Blasphemy Is a Crime in Pakistan. Mobs Are Delivering the Verdicts.

Late last month, hundreds of people protested in major Pakistani cities over a blasphemy ruling by a top judge, who also faced an online backlash and threats. Two days later, a police officer in Punjab Province rescued a woman from attack by people who had mistaken Arabic script on her dress for Quranic verses.

Later that week, a group in Karachi demolished the minarets on a house of worship used by the Ahmadi sect, a long-persecuted minority declared heretical under Pakistan’s Constitution, amid accusations that their faith insults Islam.

These are only the most recent of many such episodes in Pakistan, a predominantly Muslim country where faith holds immense sway. Blasphemy is taken seriously in the country, and a conviction could mean death.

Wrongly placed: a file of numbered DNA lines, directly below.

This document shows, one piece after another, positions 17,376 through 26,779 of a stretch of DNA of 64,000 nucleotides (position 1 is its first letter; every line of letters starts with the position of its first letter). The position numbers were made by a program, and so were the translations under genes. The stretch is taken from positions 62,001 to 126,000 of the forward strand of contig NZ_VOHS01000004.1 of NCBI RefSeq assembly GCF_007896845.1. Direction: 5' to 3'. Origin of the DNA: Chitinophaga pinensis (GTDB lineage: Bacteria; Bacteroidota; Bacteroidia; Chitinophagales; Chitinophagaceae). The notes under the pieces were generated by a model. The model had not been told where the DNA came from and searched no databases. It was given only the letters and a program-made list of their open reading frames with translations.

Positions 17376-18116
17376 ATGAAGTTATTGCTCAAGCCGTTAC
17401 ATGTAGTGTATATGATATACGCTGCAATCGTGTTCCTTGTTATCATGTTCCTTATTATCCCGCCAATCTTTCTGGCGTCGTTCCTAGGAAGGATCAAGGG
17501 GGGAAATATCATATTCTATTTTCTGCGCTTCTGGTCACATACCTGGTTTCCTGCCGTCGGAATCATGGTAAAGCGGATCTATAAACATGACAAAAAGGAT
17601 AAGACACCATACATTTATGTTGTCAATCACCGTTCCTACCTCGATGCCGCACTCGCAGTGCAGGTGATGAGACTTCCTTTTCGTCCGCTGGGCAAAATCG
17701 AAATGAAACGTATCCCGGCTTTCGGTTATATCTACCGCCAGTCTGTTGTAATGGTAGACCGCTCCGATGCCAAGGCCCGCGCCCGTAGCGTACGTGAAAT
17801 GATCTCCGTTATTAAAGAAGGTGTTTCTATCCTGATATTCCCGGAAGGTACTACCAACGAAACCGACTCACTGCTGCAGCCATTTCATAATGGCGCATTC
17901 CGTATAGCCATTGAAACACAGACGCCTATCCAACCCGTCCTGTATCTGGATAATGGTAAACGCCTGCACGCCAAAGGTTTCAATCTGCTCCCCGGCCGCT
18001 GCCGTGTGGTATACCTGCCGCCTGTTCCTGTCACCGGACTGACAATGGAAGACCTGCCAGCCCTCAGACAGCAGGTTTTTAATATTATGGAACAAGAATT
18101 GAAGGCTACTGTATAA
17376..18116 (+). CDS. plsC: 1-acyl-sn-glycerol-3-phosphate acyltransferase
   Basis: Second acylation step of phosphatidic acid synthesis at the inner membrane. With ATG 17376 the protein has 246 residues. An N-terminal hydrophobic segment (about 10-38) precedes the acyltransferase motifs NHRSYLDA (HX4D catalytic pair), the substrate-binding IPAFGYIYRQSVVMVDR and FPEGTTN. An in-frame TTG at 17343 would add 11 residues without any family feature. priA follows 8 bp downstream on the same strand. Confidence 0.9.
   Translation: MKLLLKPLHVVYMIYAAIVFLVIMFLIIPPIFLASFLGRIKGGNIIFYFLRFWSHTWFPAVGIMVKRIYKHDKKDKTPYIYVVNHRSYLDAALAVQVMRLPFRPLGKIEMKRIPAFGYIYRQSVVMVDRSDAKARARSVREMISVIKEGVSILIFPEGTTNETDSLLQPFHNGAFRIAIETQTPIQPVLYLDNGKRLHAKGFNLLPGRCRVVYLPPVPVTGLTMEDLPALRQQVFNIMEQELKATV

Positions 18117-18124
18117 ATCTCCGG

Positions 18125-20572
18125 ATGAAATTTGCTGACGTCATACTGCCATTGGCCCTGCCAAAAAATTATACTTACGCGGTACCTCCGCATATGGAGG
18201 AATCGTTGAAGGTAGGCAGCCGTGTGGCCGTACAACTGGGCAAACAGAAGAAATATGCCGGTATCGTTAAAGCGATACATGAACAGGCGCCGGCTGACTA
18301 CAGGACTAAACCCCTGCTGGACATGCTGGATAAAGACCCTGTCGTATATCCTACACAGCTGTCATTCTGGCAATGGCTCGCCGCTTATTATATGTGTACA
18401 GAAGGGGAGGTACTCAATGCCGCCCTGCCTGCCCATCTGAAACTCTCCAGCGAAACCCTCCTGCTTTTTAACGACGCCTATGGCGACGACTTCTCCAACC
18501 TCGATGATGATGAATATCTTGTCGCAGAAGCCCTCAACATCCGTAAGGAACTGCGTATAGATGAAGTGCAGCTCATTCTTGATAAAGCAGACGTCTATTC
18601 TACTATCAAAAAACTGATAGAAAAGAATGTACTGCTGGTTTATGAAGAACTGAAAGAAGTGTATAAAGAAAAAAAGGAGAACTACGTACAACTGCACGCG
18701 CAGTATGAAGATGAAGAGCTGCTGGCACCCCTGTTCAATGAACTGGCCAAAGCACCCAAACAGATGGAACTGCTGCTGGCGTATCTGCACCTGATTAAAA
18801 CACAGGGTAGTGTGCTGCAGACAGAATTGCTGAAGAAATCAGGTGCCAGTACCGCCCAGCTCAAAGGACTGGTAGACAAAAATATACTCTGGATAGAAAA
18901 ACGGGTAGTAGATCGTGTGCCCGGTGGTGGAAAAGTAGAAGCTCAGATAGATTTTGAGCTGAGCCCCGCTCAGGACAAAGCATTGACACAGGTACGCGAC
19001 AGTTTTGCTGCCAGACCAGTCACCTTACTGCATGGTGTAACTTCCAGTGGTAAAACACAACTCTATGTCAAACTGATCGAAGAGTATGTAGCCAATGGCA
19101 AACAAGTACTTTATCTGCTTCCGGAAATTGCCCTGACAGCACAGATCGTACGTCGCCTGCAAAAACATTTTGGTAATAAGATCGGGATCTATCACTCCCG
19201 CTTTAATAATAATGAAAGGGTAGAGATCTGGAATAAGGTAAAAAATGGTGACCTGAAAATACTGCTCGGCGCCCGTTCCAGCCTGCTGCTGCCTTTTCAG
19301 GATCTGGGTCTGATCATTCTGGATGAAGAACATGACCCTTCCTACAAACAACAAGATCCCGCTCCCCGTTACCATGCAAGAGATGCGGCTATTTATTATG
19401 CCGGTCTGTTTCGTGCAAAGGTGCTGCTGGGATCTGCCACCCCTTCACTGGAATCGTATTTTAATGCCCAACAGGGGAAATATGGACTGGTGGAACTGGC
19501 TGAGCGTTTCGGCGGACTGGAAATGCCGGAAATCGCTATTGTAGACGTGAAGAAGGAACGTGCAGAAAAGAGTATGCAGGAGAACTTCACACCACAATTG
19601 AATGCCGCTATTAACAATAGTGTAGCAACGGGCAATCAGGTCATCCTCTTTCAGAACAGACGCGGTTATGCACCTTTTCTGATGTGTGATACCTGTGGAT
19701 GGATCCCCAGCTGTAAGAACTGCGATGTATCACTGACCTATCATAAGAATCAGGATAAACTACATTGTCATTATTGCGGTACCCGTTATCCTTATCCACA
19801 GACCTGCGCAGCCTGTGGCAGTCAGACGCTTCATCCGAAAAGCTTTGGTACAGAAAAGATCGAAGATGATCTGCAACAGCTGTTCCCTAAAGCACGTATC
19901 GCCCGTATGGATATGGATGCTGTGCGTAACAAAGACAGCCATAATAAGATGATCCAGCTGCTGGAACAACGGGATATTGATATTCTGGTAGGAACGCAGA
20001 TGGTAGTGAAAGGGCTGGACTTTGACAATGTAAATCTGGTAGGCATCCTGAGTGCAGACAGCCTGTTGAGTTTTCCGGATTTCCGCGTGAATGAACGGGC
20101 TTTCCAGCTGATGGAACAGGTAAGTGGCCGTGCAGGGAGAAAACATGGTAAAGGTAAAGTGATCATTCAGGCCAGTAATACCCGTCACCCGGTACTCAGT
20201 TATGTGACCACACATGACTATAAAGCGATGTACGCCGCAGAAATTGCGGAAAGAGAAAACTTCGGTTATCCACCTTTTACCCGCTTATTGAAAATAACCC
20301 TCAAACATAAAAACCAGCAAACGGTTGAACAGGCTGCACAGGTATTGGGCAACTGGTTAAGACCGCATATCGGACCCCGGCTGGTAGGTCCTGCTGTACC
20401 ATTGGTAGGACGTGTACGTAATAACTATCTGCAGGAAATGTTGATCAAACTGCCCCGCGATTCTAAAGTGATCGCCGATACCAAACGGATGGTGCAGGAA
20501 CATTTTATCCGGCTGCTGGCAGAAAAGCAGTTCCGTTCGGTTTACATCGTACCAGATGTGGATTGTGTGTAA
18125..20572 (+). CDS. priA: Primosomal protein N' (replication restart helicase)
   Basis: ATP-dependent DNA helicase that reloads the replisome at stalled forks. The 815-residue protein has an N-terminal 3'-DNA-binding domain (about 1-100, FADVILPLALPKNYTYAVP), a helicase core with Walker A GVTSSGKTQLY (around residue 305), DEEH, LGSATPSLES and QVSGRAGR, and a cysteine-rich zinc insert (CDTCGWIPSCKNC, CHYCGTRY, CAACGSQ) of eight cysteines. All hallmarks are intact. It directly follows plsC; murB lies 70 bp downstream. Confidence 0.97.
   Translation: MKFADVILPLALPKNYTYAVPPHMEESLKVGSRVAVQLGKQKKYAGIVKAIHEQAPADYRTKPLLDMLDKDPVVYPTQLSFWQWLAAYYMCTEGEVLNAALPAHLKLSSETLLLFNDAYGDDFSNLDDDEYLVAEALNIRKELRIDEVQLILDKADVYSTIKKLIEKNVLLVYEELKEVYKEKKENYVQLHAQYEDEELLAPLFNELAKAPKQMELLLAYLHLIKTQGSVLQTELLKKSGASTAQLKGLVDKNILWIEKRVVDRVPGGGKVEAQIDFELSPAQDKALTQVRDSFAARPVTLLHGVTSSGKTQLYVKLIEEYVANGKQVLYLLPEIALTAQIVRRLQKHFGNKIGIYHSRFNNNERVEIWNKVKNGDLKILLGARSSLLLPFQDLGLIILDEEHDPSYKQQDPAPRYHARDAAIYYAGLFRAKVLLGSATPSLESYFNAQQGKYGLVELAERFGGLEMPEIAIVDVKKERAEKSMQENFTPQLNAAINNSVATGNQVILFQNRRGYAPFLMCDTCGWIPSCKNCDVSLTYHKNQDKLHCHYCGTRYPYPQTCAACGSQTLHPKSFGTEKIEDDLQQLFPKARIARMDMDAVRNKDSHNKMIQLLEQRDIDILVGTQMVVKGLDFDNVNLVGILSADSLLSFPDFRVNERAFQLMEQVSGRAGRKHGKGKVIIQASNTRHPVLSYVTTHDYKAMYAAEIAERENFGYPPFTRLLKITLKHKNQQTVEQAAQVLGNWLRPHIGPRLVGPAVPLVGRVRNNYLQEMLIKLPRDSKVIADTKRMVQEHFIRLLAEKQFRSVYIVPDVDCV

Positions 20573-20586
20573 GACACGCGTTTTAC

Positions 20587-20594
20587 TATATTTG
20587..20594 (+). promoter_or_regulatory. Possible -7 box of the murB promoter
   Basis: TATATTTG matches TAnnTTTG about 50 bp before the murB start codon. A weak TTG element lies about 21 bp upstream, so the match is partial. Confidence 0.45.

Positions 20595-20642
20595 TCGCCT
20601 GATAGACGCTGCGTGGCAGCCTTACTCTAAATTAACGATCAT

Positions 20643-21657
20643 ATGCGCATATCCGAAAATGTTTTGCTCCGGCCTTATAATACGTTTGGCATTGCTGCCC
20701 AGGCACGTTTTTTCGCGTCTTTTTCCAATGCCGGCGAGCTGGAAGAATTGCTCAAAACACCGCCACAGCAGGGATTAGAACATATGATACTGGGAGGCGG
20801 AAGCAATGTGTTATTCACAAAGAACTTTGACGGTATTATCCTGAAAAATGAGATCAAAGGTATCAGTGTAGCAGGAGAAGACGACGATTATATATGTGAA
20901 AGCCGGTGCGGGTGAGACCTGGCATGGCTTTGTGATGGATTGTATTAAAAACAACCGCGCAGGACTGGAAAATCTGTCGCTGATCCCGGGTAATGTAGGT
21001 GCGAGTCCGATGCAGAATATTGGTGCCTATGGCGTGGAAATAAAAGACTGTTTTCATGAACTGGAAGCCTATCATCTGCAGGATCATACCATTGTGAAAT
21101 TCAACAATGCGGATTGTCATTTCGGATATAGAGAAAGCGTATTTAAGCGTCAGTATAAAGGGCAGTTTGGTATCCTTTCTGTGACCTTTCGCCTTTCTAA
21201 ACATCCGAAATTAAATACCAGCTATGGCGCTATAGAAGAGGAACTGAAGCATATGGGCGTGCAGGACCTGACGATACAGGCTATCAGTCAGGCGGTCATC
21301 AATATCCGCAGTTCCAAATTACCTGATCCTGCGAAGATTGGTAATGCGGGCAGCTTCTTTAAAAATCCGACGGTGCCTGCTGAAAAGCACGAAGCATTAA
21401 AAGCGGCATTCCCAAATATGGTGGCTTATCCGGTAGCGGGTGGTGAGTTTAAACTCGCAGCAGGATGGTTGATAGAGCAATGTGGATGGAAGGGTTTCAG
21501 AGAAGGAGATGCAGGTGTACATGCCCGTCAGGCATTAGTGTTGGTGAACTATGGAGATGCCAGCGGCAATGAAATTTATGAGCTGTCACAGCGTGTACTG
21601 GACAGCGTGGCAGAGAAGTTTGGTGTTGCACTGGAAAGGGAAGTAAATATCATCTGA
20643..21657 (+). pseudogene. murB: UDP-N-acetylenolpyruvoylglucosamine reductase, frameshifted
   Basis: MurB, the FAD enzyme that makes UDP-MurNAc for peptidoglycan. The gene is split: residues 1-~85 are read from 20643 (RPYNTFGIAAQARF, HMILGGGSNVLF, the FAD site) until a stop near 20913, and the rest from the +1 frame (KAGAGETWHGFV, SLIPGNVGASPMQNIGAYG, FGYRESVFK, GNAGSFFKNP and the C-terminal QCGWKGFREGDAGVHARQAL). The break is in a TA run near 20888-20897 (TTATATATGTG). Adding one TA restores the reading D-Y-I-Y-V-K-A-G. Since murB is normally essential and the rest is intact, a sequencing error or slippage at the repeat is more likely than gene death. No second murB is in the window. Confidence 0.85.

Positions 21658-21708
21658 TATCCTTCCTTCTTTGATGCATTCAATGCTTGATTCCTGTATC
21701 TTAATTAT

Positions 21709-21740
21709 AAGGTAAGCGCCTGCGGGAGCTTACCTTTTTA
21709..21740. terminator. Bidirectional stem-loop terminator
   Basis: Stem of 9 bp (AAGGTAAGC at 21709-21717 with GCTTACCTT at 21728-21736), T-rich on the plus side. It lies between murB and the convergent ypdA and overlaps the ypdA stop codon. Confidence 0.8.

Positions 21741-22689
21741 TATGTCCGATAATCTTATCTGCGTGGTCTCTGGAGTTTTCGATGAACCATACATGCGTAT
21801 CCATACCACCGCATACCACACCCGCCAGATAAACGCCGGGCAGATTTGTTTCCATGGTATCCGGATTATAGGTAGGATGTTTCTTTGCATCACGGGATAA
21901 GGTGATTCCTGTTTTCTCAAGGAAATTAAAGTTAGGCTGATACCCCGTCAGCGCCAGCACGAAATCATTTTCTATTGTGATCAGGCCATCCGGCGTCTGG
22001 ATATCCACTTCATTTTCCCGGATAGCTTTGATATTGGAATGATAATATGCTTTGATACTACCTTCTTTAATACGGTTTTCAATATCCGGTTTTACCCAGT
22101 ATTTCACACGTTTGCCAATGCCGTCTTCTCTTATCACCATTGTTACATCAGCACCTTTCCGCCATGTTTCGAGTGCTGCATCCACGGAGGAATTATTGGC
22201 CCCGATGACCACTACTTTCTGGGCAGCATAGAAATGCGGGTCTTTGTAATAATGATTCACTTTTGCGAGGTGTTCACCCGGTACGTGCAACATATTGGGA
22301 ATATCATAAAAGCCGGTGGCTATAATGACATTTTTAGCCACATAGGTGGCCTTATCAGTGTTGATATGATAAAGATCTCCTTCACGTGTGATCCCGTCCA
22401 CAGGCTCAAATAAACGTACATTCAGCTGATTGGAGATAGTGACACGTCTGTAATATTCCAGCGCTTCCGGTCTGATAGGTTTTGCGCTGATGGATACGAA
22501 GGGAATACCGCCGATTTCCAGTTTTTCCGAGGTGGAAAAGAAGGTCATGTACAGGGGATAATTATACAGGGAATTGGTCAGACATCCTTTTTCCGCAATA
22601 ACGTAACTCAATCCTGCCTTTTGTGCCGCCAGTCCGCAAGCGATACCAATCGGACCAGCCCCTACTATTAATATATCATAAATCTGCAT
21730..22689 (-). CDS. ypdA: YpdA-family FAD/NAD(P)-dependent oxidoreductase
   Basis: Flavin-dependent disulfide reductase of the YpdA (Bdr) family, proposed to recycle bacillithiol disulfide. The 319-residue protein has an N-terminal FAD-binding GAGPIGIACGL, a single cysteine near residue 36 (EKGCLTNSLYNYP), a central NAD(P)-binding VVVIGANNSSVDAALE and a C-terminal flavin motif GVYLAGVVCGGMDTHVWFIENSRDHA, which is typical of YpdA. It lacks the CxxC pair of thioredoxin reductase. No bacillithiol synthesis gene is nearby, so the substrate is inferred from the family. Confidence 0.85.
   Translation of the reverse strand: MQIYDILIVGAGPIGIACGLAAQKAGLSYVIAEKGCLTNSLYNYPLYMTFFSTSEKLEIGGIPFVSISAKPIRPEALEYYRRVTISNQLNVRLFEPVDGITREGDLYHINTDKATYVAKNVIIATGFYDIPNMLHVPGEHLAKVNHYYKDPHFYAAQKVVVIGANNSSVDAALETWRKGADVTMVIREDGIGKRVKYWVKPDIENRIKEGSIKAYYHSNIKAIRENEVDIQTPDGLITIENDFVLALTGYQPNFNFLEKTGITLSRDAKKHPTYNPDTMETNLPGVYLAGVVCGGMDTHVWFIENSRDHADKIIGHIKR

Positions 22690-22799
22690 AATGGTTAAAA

But so can an accusation: Mobs sometimes take matters into their own hands, lynching people before their cases can even go to trial. A political climate that has given cover to extremism and a police force that is sometimes unable or unwilling to intervene have helped enable such violence.

Last Sunday, the police in Lahore, the capital of Pakistan’s most populous province, got a call from a shopkeeper in a local market: A crowd had gathered around a woman, accusing her of blasphemy.

The woman, whose identity the police withheld for her safety, wore a dress inscribed with the word “Halwa” in Arabic script, meaning “sweet” or “beautiful.” Bystanders, not knowing the meaning in Arabic, mistook the writing for Quranic verses.

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